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Case: 1:18-cv-01639 Document #: 1 Filed: 03/05/18 Page 1 of 49 PageID #:1

IN THE UNITED STATES DISTRICT COURT


FOR THE NORTHERN DISTRICT OF ILLINOIS
EASTERN DIVISION

CITY OF CHICAGO, a municipal Civil Action No.:


corporation,

Plaintiff,

vs.

CARDINAL HEALTH, INC.;


MCKESSON CORPORATION;
AMERISOURCEBERGEN DRUG
CORPORATION,
Complaint
Defendants.
(Jury Trial Demanded)
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PRELIMINARY STATEMENT

1. Plaintiff, the City of Chicago (“City”), brings this action to redress

AmerisourceBergen Drug Corporation’s, Cardinal Health, Inc.’s and McKesson Corporation d/b/a

McKesson Drug Company’s (together “Defendants”) unfettered and unlawful distribution of

opioids into the City. Defendants distribute opioid medications, including hydrocodone,

oxycodone, and other opioids, to pharmacies and other dispensaries across the country and within

the City. The City alleges as follows:

I. INTRODUCTION

2. Prescription opioids are narcotics. They are derived from and possess properties

similar to opium and heroin, and they are regulated as controlled substances. While opioids can

dampen the perception of pain, they also can create a euphoric high and are highly addictive. At

higher doses, they can slow the user’s breathing, causing potentially fatal respiratory depression.

Because the medical community recognized these dangers, they originally used opioids cautiously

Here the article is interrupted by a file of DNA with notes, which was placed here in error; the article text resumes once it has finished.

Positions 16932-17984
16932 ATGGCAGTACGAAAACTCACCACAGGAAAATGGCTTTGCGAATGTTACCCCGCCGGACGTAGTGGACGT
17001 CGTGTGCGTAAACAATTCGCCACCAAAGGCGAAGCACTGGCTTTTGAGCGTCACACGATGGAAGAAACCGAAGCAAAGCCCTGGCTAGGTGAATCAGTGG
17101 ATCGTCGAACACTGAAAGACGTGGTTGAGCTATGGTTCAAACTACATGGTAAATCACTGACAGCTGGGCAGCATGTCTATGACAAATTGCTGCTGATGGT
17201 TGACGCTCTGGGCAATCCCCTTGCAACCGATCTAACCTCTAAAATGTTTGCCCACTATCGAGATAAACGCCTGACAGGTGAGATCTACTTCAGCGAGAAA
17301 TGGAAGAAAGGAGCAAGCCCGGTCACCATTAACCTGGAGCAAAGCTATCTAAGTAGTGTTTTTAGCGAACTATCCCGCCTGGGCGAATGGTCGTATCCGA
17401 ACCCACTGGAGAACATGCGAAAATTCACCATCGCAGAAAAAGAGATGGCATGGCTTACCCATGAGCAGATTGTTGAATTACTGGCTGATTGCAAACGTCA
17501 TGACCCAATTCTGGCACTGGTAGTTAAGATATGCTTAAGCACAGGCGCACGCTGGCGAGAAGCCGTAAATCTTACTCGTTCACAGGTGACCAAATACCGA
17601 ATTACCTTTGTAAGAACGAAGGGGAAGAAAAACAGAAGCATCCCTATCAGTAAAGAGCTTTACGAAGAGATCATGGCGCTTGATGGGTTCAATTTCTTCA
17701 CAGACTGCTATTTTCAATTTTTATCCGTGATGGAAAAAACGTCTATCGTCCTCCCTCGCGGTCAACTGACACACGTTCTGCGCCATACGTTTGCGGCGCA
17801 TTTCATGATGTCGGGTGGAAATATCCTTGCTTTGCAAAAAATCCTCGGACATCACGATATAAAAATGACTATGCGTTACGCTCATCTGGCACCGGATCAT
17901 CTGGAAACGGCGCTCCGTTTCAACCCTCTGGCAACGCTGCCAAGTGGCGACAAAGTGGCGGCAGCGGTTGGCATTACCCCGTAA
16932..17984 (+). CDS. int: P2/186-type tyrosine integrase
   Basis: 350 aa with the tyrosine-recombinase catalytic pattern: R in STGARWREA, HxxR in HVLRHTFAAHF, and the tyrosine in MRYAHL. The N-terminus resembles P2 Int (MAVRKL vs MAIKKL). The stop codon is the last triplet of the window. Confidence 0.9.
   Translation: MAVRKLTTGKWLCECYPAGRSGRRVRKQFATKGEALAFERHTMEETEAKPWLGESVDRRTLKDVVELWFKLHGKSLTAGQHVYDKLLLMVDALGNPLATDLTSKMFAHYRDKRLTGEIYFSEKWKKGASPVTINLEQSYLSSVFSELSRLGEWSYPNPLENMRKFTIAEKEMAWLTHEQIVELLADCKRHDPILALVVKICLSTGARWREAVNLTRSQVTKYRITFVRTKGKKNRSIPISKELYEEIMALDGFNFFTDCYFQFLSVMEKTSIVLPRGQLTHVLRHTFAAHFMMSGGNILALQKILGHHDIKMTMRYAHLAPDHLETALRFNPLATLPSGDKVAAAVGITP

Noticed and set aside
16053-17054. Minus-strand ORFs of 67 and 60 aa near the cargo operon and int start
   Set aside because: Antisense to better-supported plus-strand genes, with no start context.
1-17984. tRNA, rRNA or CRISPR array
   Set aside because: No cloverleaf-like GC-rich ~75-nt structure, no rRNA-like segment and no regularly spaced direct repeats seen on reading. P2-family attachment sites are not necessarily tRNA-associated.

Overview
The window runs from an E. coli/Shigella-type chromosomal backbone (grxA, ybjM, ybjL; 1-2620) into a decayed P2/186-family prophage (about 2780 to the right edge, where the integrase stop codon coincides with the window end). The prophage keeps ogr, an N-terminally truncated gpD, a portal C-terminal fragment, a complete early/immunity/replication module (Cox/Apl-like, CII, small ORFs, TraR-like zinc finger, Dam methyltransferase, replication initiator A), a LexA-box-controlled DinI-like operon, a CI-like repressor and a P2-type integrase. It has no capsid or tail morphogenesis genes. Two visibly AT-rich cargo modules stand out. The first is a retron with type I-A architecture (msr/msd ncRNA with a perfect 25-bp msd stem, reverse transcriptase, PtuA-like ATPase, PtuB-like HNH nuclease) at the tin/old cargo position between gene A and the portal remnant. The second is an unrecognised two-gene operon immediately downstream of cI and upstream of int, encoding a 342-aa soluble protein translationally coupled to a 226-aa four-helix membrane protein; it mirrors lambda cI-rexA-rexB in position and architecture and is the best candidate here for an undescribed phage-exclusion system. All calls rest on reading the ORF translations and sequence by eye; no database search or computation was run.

and sparingly, typically only for short-term acute pain or for palliative (end-of-life) care.1

Consequently, the prescribing of opioids was sharply constrained.

3. In the mid-1990s, however, pharmaceutical companies (which the City sued

separately in 2014) aggressively and deceptively marketed opioids for common chronic conditions

like back pain, migraines, and arthritis. By the mid-2000s, chronic opioid therapy—the prescribing

of opioids long-term to treat chronic pain—became widespread and the use of opioids skyrocketed.

According to the CDC opioid prescriptions, as measured by number of prescriptions and morphine

milligram equivalent (“MME”) per person, tripled from 1999 to 2015. In 2015, on an average day,

more than 650,000 opioid prescriptions were dispensed in the U.S.

1
In this Complaint, “chronic pain” means non-cancer pain lasting three months or longer.

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4. Together, Defendants account for approximately 90% of all revenues from